2011). The critical situations and appropriate responses that were elicited from these sources
were too numerous to be practical for a very brief psychological intervention.
To ensure adequate coverage of Clark et al.’s (1991) five domains (i.e., negative
emotions, availability, social pressure, physical discomfort, and positive activities), the items that
loaded highest on each of the factors in Clark et al.’s (1991) factor analysis were selected,
ensuring that at least two items per domain were chosen for the critical situations. All items
chosen had factor loadings greater than .50. A similar procedure was attempted to derive one
item for each of the processes of change associated with weight loss. However, published factor
analyses of items used to assess the processes of change have yielded between four and twelve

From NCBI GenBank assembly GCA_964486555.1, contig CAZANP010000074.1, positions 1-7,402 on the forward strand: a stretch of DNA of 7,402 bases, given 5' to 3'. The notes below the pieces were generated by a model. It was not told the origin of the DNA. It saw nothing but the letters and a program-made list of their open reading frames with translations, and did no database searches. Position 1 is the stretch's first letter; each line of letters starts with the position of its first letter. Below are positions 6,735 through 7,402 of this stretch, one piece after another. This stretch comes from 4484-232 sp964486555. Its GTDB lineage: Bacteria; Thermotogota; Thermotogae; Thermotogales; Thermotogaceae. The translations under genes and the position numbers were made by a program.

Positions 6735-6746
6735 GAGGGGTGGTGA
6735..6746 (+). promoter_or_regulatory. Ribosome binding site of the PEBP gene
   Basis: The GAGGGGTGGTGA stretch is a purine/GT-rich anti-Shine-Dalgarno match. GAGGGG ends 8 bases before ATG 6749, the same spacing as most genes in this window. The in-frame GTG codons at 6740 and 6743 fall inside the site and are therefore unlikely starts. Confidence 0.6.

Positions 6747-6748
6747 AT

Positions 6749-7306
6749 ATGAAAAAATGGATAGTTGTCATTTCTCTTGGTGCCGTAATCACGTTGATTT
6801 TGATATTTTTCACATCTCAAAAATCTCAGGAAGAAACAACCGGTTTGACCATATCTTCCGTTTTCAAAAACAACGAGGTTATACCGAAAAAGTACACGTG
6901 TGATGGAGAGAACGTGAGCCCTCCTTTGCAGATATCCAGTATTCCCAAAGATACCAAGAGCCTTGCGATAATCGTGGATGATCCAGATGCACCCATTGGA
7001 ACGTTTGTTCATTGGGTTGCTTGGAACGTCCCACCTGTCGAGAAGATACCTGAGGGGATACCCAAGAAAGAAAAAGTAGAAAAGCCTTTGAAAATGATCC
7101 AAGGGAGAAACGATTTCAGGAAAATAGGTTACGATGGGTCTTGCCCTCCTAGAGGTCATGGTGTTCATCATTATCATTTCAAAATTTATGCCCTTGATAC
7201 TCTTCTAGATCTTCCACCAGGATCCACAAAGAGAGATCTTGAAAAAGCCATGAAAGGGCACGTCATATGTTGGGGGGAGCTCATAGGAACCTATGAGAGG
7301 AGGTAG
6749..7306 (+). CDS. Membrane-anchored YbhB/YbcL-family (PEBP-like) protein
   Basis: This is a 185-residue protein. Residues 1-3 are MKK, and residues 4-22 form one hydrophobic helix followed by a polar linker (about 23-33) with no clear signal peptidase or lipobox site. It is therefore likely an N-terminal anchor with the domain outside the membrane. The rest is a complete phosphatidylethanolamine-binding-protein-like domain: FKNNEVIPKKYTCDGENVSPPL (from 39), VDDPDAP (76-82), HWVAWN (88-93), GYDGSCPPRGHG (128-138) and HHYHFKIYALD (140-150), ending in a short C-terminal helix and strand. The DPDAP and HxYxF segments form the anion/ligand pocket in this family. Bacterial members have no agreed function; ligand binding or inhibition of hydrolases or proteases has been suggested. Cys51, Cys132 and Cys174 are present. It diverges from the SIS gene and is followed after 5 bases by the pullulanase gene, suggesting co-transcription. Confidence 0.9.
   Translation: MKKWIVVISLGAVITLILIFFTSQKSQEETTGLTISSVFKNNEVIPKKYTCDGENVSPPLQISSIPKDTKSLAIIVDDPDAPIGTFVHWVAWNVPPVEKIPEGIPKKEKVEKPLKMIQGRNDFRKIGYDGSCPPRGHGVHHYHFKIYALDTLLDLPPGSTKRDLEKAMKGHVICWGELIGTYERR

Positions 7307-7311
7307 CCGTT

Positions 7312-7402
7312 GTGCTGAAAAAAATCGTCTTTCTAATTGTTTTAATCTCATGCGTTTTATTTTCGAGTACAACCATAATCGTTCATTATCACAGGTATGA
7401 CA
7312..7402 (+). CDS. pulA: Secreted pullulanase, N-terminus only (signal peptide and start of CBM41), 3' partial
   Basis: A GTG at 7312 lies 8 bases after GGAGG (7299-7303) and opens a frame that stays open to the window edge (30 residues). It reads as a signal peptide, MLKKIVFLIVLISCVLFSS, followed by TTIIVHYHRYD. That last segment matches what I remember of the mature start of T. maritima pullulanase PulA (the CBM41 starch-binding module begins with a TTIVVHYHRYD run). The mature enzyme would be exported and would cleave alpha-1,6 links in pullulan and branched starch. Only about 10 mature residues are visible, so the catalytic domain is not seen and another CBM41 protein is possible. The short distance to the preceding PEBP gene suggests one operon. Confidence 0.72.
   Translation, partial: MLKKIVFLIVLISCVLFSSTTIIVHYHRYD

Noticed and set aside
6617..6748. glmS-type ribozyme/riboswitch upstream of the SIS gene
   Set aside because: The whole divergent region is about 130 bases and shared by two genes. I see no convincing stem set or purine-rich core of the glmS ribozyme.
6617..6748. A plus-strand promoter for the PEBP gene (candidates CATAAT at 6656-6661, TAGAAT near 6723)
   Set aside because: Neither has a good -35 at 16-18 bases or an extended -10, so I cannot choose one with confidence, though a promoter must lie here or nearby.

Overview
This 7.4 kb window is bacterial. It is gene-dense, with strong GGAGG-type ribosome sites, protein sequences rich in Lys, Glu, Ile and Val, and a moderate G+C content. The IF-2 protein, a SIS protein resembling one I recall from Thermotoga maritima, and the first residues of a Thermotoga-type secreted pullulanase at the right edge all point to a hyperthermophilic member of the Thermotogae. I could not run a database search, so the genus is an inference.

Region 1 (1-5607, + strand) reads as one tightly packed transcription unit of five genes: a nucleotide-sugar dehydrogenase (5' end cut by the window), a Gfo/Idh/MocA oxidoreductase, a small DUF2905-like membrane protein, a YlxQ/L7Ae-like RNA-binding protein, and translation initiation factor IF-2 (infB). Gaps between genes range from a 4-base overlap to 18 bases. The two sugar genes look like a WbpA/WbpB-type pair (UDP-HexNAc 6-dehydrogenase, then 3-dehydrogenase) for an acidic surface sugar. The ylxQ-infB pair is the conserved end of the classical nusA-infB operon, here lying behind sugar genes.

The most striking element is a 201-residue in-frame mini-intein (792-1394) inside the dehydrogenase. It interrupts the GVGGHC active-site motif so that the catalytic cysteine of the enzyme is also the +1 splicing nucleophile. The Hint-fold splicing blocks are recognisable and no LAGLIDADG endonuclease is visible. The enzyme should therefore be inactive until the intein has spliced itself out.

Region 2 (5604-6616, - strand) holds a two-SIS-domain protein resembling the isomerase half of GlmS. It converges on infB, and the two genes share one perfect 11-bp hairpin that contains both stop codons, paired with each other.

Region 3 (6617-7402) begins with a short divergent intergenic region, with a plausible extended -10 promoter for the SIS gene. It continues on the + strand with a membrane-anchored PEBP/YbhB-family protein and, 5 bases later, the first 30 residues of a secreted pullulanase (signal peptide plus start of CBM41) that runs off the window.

factors. To ensure adequate coverage, Prochaska, Norcross, Fowler, Follick, and Abrams’
(1994) twelve factor model was adopted with reference to published factor analytic work
elsewhere (Andrés, Saldaña, & Gómez-Benito, 2011; Cancer Prevention Center, 2011; Rossi,
Rossi, Rossi-DelPrete, Prochaska, Banspach, & Carleton, 1994). The processes were:
contingency management, helping relationships, dramatic relief, environmental reevaluation,
social liberation, interpersonal control and substance use (see Prochaska et al., 1994). Again, all
factor loadings were greater than .50.
The temptation items were translated into “if” statements, for example: “If I am tempted
to eat when I am at a party”; the processes of change items were translated into “then”
statements, for example, “then I will tell myself that if I try hard enough I can keep from
overeating” in accordance with standard means of formulating implementation intentions (e.g.,
Chapman, Norman, & Armitage, 2009). Each critical situation and appropriate response had a
tick-box next to it.
Participants in the control and intervention conditions were both told that identifying
situations in which they might be tempted to eat and identifying ways to overcome those